An international Energy Company & independent engineering company have performed preliminary studies for an In-Line Robot (ILR) Project including: feasibility study, turbine design (with CFD calculations and flow assurance) and Energy Balance Assessments. This Robot will be a tetherless autonomous device capable of travelling with/against production flow to accomplish pigging and inspection missions inside pipelines with minimum production impacts. This is particularly adapted for single line long tiebacks, thanks to regenerative power management but the complexity of subsea architecture, flow conditions & fluids services raises some challenges. The ILR development is programmed over five phases (Feasibility study, Preliminary Systems design & Energy Balance Assessment, Flow Loop Bench Testing, Prototype Testing and Commercialisation). Phase 2 utilised Computational Fluid Dynamics (CFD) simulation models to assess power extraction levels from production flow across various scenarios whilst minimising pressure drop. The results obtained included the turbine CFD models that were coupled to power conversion and storage modules in order to ensure that system drive and power managementwere captured in a closed loop. An operational envelope was established considering the preliminary turbine design simulations as well as the associated energy balance. This paper will present the results to date along with the key design features of the ILR and how the data will be used to verify the operational envelope during the next phase, Flow Loop Bench Testing which is due to start in late 2019. This will provide data to configure and predict operational envelopes of the robot for different flow patterns and fluid types.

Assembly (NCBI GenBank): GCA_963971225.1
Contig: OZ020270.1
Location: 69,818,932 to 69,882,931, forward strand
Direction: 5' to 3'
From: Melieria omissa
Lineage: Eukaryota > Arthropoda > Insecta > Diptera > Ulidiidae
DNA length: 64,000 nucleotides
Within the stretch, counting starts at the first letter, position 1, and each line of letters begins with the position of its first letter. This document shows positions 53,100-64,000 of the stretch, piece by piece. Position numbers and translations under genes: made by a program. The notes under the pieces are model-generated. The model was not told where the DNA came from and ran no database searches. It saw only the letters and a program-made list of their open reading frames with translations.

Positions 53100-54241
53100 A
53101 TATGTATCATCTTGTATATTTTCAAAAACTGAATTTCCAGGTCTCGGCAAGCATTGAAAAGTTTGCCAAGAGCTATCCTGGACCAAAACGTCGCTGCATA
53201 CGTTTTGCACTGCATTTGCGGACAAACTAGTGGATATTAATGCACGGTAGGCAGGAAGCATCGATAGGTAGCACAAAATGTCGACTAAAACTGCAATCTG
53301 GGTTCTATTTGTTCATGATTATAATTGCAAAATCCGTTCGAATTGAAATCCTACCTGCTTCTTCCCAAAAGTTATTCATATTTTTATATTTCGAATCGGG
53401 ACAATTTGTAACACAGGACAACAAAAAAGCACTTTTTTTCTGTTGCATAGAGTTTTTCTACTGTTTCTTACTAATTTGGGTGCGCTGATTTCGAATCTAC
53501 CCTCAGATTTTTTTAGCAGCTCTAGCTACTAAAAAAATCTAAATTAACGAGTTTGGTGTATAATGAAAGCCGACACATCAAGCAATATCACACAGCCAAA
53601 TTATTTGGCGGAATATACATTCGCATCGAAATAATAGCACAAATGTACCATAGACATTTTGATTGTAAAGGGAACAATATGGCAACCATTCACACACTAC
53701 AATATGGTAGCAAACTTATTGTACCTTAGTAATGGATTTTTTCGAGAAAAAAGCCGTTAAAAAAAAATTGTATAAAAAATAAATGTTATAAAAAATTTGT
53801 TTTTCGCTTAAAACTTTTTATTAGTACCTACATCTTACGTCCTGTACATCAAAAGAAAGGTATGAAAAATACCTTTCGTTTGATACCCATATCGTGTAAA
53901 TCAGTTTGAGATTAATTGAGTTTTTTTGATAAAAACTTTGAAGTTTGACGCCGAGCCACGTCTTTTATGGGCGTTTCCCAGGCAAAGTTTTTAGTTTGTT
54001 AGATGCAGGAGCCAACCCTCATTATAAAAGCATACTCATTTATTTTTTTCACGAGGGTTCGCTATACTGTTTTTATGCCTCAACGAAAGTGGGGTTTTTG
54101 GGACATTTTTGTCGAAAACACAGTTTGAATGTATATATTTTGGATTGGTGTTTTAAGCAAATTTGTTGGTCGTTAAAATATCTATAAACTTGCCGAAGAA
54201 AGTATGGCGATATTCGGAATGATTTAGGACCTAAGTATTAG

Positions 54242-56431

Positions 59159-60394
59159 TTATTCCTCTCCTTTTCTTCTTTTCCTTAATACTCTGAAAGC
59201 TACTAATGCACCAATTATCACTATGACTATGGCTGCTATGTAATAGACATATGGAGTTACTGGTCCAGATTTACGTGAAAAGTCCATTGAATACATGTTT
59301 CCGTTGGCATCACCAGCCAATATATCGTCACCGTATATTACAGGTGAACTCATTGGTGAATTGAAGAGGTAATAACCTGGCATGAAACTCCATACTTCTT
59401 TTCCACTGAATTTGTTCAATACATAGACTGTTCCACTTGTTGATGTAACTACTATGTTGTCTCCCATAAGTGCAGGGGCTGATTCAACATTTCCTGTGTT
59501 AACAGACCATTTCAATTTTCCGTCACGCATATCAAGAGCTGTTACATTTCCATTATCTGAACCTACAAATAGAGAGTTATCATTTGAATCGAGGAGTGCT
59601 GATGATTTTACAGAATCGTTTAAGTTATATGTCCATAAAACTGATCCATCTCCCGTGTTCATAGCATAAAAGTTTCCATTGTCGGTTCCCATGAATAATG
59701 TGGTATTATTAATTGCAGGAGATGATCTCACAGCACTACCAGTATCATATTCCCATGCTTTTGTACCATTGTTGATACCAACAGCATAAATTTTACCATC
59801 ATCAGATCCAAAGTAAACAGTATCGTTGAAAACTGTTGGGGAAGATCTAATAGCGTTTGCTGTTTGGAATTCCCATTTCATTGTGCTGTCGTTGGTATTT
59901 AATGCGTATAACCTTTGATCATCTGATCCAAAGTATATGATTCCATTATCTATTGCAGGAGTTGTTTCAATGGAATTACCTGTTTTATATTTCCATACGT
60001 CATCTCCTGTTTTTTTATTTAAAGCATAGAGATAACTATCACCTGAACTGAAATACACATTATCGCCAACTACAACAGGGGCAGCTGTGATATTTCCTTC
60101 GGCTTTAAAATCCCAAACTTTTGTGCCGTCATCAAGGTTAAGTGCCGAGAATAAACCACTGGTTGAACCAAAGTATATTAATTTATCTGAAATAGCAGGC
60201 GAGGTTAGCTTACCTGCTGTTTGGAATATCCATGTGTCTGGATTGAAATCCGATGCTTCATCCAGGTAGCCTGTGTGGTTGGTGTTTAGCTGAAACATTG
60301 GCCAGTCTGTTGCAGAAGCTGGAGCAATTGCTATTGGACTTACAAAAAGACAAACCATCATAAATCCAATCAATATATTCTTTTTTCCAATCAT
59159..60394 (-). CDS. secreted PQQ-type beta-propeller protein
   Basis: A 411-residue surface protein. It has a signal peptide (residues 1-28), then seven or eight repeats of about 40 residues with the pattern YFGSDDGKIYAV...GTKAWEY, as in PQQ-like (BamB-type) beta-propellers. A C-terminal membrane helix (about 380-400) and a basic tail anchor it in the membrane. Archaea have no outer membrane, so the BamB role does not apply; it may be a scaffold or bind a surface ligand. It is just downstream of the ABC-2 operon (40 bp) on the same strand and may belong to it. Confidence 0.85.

Saudi Aramco studied such algorithms to produce images simulating the flow inside a pipe’s cross section, possibly reducing the need for separator-based multiphase flowmeters. A former technical manager with Petrobras discusses the development of the company’s flow assurance philosophies and strategies. Looped lines are used to reduce pressure drop and increase flow capacity, but information on the flow behavior or predictive methods are not available for these systems. Bypass pigging has advantages over conventional approaches. Its application to multi-phase flow with high wax content crude is discussed.
Completion comes despite two cyclones disrupting the project area during installation, McDermott said. At the 2016 Gulf of Mexico Deepwater Technical Symposium in New Orleans, a presentation discussed the application of sensors and analytics in pipeline integrity management systems. An experimental study was conducted by use of a 6-in.-inner-diameter Use of unmanned aerial vehicles to monitor pipeline networks for theft and other issues is discussed. Bypass pigging has advantages over conventional approaches.
Pipeline pigs are devices that are placed inside the pipe and traverse the pipeline. Pigs may be used in hydrostatic testing and pipeline drying, internal cleaning, internal coating, liquid management, batching, and inspection. Figure 1 shows several types of pipeline pigs. The pig is inserted ahead of the fill point, and water is pumped behind the pig to keep the pipe full of water and force air out ahead of the pig. Pigs are then used to remove the test waters and to dry the pipeline.
When waxy oil is transported through a pipeline and the pipeline operating temperature drops below the waxappearance temperature (WAT), the wax will precipitate and eventually deposit onto the pipeline's interior surface if a temperature gradient between the bulk fluid and the pipe wall exists. However, because of various operational factors, routine pigging might be delayed for an extended period, thus allowing the wax deposit to accumulate. When this occurs, progressive pigging is required to gradually remove the wax accumulation. Typically, it starts by launching a bore-finding pig (BFP), as shown in Figure 1, followed by pigs with progressively increasing diameters until the routine pig can be fully resumed. An example of a series of progressive pigs and an example of an intermediate cleaning (IC) pig are shown in Figs. 2 and 3, respectively.